- 1 Where to get Sliderule
- 2 About Sliderule
- 3 How to use a slide rule
- 4 How does it work
- 5 A tutorial
- 6 Just for fun
- 7 Reporting problems
Where to get Sliderule
"The slide rule also known colloquially as a slipstick, is a mechanical analog computer." This Activity implements a basic slide rule with C, D, A, and L scales and can be used for multiplication, division, roots, addition and subtraction.
A nice discussion of the slide rule is found here 
There are four sub-menus from the main toolbar: the standard Activity Toolbar, the Project Toolbar and the Custom Slide Toolbar and the Custom Stator Toolbar.
The Project Toolbar from left to right:
- function combo box used to selection a computation, e.g., addition/subtraction, multiplication/division, etc.
- top-scale indicator
- top-scale combo box: linear, log, log², log³, 1/log, sin, tan, log log, ln, and custom
- bottom-scale indicator
- bottom-scale combo box: linear, log, log², log³, 1/log, sin, tan, log log, ln, and custom
- scale-alignment button (aligns top scale to bottom scale)
- activity stop button
The results of the calculation are displayed below the slide rule.
The Custom Slide Toolbar is used to make a custom slide. From left to right:
- position function of x used to calculate the horizontal position of each mark along the slide or stator (the range of this function should be 0 to 1)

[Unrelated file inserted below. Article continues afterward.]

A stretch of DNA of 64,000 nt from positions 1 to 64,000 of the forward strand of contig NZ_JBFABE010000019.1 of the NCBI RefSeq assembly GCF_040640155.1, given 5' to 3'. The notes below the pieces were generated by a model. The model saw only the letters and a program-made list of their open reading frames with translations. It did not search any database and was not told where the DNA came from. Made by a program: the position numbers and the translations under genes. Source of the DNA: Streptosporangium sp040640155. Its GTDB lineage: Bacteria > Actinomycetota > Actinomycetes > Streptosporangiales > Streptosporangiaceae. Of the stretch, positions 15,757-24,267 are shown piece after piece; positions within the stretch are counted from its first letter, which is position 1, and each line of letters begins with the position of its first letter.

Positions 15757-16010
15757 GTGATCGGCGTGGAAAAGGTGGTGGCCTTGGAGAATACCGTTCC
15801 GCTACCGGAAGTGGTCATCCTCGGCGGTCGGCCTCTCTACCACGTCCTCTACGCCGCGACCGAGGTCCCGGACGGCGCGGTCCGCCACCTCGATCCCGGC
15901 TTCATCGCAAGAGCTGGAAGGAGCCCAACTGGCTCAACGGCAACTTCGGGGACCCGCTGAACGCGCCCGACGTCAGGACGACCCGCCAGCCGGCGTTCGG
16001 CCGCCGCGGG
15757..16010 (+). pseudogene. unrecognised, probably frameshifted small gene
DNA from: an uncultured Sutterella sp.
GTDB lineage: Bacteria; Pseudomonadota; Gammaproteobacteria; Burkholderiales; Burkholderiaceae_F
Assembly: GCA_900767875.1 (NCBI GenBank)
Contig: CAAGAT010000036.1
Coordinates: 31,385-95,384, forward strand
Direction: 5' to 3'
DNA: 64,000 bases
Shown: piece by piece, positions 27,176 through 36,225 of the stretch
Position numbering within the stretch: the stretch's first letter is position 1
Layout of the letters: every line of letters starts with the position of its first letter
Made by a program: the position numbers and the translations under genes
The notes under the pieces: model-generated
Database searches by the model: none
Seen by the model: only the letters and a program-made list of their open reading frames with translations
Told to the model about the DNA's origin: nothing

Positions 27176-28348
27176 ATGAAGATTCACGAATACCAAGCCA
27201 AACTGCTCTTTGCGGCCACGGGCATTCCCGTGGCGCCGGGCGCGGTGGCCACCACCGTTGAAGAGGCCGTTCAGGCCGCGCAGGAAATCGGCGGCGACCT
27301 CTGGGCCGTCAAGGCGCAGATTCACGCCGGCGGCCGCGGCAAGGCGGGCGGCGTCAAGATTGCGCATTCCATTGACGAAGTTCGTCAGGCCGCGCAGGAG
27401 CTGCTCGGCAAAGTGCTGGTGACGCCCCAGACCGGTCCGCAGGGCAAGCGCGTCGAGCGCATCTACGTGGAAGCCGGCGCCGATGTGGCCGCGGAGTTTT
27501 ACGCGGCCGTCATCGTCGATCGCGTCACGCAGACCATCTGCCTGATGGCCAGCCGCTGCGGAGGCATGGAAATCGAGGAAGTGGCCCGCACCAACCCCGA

- result function of x used to read a value from the slide or stator at the cursor or reticule (usually the inverse of the position function)
- label function of x used to calculate a label for each mark (often identity)
- the minimum value of x used in the functions domains
- the maximum value of x used in the functions domains
- the step size by which to iterate between minimum and maximum when generating marks
- the gear-shaped button is used to create the custom slide
The Custom Stator Toolbar is identical in functionality to the Custom Slide Toolbar.
In the values shown in the illustration of the Custom Toolbar are used to generate a C (log) slide:
- the position is determined by f(x) = log(x, 10)
- the result (the inverse of f(x)) is f-1(x) = pow(10, x)
- the label is g(x) = x
- the domain is from 1 to 10
- the step size is 1.
The keyboard shortcuts
- c: log scale
- i: 1/log scale
- a: log² scale
- k: log³ scale
- s: sin scale
- t: tan scale
- Home: move all scales to "home" position
- r: move reticle to home position
- left arrow: jog slide left
- right arrow: jog slide right
Note that you can type values directly into the tabs to position the slide and reticule.
How to use a slide rule
There are three parts to the slide rule: (1) the stator (fixed scale on the bottom); (2) the slide (a sliding scale on the top); and a reticule, which moves independently of the scales.
To move either the slide or reticle, drag it or use the arrow keys. You can also type into the labeled tabs to move to a specific value. (Note: The entire slide rule does not fit on the screen. By dragging on the stator, you can scroll the canvas to reveal different sections.)
Most calculations on a slide rule require three steps:
- position the end of the slide above a number on the stator;
- position the reticule over a number on slide;
- read the result from the stator.
Note: You can read values from the fixed scale from either end of the sliding scale.
The Sliderule Activity displays these three values on tabs attached to the top slider and the reticule. The calculation is also displayed below the slide rule.